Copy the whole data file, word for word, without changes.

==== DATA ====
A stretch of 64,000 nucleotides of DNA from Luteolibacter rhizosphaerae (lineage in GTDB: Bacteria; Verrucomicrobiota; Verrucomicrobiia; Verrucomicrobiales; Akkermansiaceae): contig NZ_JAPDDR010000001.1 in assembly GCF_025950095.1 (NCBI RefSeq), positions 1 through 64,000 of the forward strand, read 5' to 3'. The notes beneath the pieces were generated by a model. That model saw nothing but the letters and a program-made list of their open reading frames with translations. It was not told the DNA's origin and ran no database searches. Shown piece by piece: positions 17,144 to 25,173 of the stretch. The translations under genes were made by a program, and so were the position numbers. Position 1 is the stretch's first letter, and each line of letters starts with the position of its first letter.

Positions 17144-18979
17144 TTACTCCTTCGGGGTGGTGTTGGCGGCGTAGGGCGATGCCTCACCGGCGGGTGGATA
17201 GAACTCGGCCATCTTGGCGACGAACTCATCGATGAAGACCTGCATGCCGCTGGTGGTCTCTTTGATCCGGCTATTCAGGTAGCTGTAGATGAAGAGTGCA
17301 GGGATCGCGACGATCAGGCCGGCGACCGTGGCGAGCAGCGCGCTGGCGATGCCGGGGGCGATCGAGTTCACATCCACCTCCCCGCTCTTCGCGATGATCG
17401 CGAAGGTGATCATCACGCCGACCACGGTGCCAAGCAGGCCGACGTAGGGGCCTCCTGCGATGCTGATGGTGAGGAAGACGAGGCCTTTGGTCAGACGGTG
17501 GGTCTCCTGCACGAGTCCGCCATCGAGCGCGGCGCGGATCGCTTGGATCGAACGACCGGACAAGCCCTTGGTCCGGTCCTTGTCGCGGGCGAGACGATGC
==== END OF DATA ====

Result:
A stretch of 64,000 nucleotides of DNA from Luteolibacter rhizosphaerae (lineage in GTDB: Bacteria; Verrucomicrobiota; Verrucomicrobiia; Verrucomicrobiales; Akkermansiaceae): contig NZ_JAPDDR010000001.1 in assembly GCF_025950095.1 (NCBI RefSeq), positions 1 through 64,000 of the forward strand, read 5' to 3'. The notes beneath the pieces were generated by a model. That model saw nothing but the letters and a program-made list of their open reading frames with translations. It was not told the DNA's origin and ran no database searches. Shown piece by piece: positions 17,144 to 25,173 of the stretch. The translations under genes were made by a program, and so were the position numbers. Position 1 is the stretch's first letter, and each line of letters starts with the position of its first letter.

Positions 17144-18979
17144 TTACTCCTTCGGGGTGGTGTTGGCGGCGTAGGGCGATGCCTCACCGGCGGGTGGATA
17201 GAACTCGGCCATCTTGGCGACGAACTCATCGATGAAGACCTGCATGCCGCTGGTGGTCTCTTTGATCCGGCTATTCAGGTAGCTGTAGATGAAGAGTGCA
17301 GGGATCGCGACGATCAGGCCGGCGACCGTGGCGAGCAGCGCGCTGGCGATGCCGGGGGCGATCGAGTTCACATCCACCTCCCCGCTCTTCGCGATGATCG
17401 CGAAGGTGATCATCACGCCGACCACGGTGCCAAGCAGGCCGACGTAGGGGCCTCCTGCGATGCTGATGGTGAGGAAGACGAGGCCTTTGGTCAGACGGTG
17501 GGTCTCCTGCACGAGTCCGCCATCGAGCGCGGCGCGGATCGCTTGGATCGAACGACCGGACAAGCCCTTGGTCCGGTCCTTGTCGCGGGCGAGACGATGC